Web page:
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Headline numbers: How much is everything in the UK worth?

Houses for sale Image copyright PA

Have you ever wondered how much everything in the UK is worth?

Well, the figure is out this morning from the Office for National Statistics (ONS) - it's called the national balance sheet - and it's £7.6tn.

That figure is what you get if you add up the wealth of all the households and all the companies, and the government and not-for-profit organisations in the country at the end of last year.

And it's gone up - at the end of 2012 it was £7.3tn.

This isn't like gross domestic product (GDP), which is a measure of how much gets produced each year in the country. The national balance sheet is what you would get if you sold everything at its current market value.

It turns out that almost all of the wealth in the country is owned by households and not-for-profits. The figure for them is £8.5tn, but the overall figure is dragged down by things like non-financial corporations, which are worth -£1.2tn and government, which is worth -£0.2tn.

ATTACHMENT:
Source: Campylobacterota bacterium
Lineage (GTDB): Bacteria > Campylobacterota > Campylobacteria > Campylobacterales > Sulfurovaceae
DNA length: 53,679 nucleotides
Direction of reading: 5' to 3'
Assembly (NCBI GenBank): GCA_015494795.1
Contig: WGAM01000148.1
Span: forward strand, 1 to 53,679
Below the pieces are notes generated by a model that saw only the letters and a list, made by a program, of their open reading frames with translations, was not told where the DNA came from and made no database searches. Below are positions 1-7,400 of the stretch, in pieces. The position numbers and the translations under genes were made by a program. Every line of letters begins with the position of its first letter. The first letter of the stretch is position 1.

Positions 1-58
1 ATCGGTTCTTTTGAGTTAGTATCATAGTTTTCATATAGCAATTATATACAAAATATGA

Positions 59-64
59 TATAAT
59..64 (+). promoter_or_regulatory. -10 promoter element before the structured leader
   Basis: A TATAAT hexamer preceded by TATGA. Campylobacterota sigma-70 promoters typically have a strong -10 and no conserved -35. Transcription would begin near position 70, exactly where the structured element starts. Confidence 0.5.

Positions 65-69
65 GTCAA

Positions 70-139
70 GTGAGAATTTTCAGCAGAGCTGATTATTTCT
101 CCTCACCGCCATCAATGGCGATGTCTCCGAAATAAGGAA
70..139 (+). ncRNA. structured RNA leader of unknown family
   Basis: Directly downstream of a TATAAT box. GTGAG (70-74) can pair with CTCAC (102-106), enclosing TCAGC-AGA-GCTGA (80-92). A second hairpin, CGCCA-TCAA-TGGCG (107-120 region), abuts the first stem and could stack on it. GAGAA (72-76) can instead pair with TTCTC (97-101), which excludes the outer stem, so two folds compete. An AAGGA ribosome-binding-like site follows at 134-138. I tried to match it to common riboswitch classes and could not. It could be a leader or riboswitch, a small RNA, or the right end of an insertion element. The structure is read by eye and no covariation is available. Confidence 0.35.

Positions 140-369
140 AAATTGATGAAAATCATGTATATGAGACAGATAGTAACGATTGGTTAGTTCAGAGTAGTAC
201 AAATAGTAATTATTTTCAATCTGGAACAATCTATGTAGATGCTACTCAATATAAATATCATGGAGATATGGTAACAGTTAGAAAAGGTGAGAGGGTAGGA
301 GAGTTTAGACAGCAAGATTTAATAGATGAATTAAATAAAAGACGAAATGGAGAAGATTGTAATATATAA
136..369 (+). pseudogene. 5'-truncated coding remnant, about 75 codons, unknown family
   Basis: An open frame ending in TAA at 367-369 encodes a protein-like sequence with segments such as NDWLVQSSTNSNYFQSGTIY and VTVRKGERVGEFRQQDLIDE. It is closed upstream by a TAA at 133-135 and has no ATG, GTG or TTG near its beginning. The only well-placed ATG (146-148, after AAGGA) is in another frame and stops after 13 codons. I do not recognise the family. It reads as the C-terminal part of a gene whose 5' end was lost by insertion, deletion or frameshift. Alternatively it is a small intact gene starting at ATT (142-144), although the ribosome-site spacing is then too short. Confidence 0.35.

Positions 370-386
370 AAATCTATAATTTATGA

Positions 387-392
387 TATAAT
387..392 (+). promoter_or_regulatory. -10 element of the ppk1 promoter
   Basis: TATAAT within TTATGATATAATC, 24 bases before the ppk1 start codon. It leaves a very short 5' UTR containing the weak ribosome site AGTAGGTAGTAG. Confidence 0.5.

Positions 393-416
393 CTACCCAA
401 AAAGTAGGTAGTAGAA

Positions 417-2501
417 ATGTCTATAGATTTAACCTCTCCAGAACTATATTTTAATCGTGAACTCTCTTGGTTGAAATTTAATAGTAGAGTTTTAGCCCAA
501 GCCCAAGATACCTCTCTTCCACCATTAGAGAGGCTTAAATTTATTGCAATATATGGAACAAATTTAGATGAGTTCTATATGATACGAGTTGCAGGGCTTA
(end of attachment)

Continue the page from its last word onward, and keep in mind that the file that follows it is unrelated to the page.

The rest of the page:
How do they end up with negative values? In the case of government it's because the debts they owe, mainly in the form of bonds, outweigh the assets they own such as buildings.

The non-financial corporations have large liabilities, mostly in the form of shares and other securities owned by households and other organisations, which outweighs assets such as machinery.

Homes account for 61% of the country's net wealth - their value rose by 4.7% over the year to £4.7tn.

But the biggest boost to the net wealth came from financial companies, the value of which went up almost five times over the year.

If you're struggling with the size of these figures (£1tn is a one with 12 zeros after it) you're not the only one - I think these are the biggest values I've reported.

They're not even close to the record for the BBC News website though, which currently goes to the remarkable story from 2012 about the woman in France who received a phone bill for 12 quadrillion euros (£10 quadrillion), which is a 12 with 15 zeros after it.

I dispute the wisdom in that story of using the abbreviation "qn" for quadrillion though, because at the rate I have seen figures growing, we will soon report our first quintillion (that's 18 zeros) and what abbreviation will we use then?

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